KeepUP™ Blog

8/24/21 9:13 AM

How to Merge Unclaimed Property with Other Duties

It can be difficult to smoothly add abandoned and unclaimed property management duties to primary business responsibilities. It’s not simply a matter of squeezing in extra work. Escheatment involves spikes of activity rather than steady work—often at inconvenient times of year when other responsibilities are also spiking (notably when tax returns are being prepared). It doesn’t help that personnel often do not have needed expertise. 

Some of the spikes in work can be managed by cross-training staff to pitch in when needed. Working with outside unclaimed property specialists can help, not only with the extra work of reporting cycles, but also by providing deeper expertise than it’s possible for in-house staff to acquire. This blog will define the challenges of merging unclaimed property work with other duties and provide advice for overcoming the challenges. 

Getting Perspective on Unclaimed Property Workflow Issues 

Year end, quarter end and month end are all peak times for accounting and finance staff in general. Most of the state’s unclaimed property reporting deadlines fall within the same timeframes. For tax professionals, half of the spring unclaimed property season falls exactly into peak tax season. 

On the other hand, unclaimed property management really has to be a year-round endeavor to ensure all supporting records are in place and a plan is followed for accurate reporting. You also need time to lay the groundwork for successfully meeting the challenges of unclaimed property audits. 

Here’s what often happens: Accounting or finance professionals find themselves busy with other duties, then unclaimed property hits their radar and they realize they haven’t completed due diligence requirements—maybe even haven’t done due diligence (pun intended) on what those requirements are! They have to scramble to meet the deadlines, often taking shortcuts resulting in under-reporting or over-reporting the unclaimed property they hold. 

The truth is, when peak reporting time rolls around for unclaimed property, it is an intense effort that leaves little time for other duties.


Topics: Compliance, Due Diligence, Reporting, Best Practices, Staffing

5/5/21 1:11 PM

MarketSphere Welcomes Bill Berger as Vice President of Location Services

MarketSphere welcomes Bill Berger as the company’s new Vice President of location services. Mr. Berger’s experience in unclaimed property owner research and reunification provides him with the knowledge and expertise needed to help unclaimed property holders implement solutions to reunite customers with their funds and reduce escheat liability.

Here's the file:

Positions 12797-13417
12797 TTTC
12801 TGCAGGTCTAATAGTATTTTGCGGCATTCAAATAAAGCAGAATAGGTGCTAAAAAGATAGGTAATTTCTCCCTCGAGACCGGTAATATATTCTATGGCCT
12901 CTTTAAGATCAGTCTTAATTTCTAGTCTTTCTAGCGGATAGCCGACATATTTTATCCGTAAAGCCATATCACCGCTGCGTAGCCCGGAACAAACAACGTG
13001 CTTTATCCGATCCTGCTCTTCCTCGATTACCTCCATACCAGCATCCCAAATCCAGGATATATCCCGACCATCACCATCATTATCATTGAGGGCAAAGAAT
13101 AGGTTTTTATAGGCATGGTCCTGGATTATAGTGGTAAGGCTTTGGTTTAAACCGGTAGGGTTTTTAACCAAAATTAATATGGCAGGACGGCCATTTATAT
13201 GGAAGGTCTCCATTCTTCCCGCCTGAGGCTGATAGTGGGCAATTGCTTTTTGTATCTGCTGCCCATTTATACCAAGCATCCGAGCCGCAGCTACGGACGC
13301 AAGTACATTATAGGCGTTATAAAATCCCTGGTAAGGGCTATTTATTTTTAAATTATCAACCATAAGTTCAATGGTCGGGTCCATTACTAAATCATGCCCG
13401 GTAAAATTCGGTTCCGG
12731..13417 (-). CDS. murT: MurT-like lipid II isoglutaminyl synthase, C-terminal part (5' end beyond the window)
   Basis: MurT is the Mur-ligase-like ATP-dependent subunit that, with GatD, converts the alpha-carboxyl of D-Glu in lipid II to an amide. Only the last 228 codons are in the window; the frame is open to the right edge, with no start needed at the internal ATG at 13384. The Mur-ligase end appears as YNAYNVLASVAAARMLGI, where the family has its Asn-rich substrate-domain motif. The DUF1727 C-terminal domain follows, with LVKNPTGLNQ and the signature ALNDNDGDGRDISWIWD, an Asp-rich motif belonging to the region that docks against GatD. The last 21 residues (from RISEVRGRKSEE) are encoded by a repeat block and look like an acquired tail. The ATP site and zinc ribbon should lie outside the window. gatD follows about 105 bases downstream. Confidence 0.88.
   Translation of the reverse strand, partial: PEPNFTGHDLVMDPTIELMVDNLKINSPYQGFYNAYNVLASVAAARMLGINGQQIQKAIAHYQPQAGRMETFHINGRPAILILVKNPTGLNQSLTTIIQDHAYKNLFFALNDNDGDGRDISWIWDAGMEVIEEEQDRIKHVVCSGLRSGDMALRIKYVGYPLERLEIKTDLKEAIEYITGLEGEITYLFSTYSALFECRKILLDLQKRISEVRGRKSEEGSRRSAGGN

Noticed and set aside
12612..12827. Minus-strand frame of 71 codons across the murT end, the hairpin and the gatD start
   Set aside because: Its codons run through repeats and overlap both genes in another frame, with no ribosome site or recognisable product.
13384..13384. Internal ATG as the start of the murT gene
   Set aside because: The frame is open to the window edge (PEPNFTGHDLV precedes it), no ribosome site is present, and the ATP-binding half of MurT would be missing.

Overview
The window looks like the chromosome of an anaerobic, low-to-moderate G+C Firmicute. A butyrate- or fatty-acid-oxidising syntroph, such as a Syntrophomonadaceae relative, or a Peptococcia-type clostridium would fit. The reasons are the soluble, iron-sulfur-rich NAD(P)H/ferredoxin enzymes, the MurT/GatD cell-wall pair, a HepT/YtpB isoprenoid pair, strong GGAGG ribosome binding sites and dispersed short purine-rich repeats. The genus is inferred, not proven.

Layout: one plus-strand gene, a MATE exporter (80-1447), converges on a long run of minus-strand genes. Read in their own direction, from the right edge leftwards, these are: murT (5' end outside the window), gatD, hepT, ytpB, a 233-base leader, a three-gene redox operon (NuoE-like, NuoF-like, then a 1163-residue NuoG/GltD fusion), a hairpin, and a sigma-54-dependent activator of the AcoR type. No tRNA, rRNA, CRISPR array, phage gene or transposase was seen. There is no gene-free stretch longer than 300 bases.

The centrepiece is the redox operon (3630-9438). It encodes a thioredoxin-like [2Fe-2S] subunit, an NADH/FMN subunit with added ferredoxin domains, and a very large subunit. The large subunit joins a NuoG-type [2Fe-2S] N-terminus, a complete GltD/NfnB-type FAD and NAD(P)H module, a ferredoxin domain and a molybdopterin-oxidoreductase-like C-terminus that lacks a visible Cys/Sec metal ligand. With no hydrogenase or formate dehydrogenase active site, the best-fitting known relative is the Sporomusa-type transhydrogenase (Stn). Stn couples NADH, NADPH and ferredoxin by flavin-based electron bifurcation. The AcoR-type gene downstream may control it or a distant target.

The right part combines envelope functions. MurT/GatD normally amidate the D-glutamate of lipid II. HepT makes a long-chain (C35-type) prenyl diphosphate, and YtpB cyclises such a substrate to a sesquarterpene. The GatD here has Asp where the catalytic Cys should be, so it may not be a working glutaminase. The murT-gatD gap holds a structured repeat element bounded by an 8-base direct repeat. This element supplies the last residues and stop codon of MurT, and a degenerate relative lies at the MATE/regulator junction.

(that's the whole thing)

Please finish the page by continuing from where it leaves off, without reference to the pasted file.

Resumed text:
“The team here at MarketSphere is deeply committed to assisting holders with all facets of the unclaimed property transactional lifecycle via customized solutions” said Jon D’Amato, MarketSphere Managing Partner and Unclaimed Property Practice Leader. “Throughout his career, Mr. Berger has demonstrated that he shares this same passion and philosophy. In addition, his owner location expertise is unparalleled in the industry and will be an asset for all of our clients".


Topics: Best Practices, Staffing, Corporate Asset Recovery

10/6/16 1:13 PM

Advice for Midmarket Companies – the Next likely Unclaimed Property Audit Target

In the past 15 or 20 years, it’s no secret that the states and their third-party unclaimed property auditors have been targeting large business entities with potential substantial amounts of unclaimed property in order to engage them in multistate audit processes. Now, a good percentage of these companies have completed audits and the pool of larger auditable companies has shrunk. It has become apparent that the states are now extending their audit efforts to midmarket companies.

Through audit trends that we are seeing in the industry, we've noticed an increase in requests for service from midmarket companies.

A midmarket company can be defined in many ways. For our purposes, MarketSphere defines a midmarket company as a business entity with revenues between $250 million and $3 billion. These companies tend to have:

  • less robust policies and procedures in place
  • fewer available resources to handle unclaimed property compliance requirements
  • less knowledge of unclaimed property processes and strategies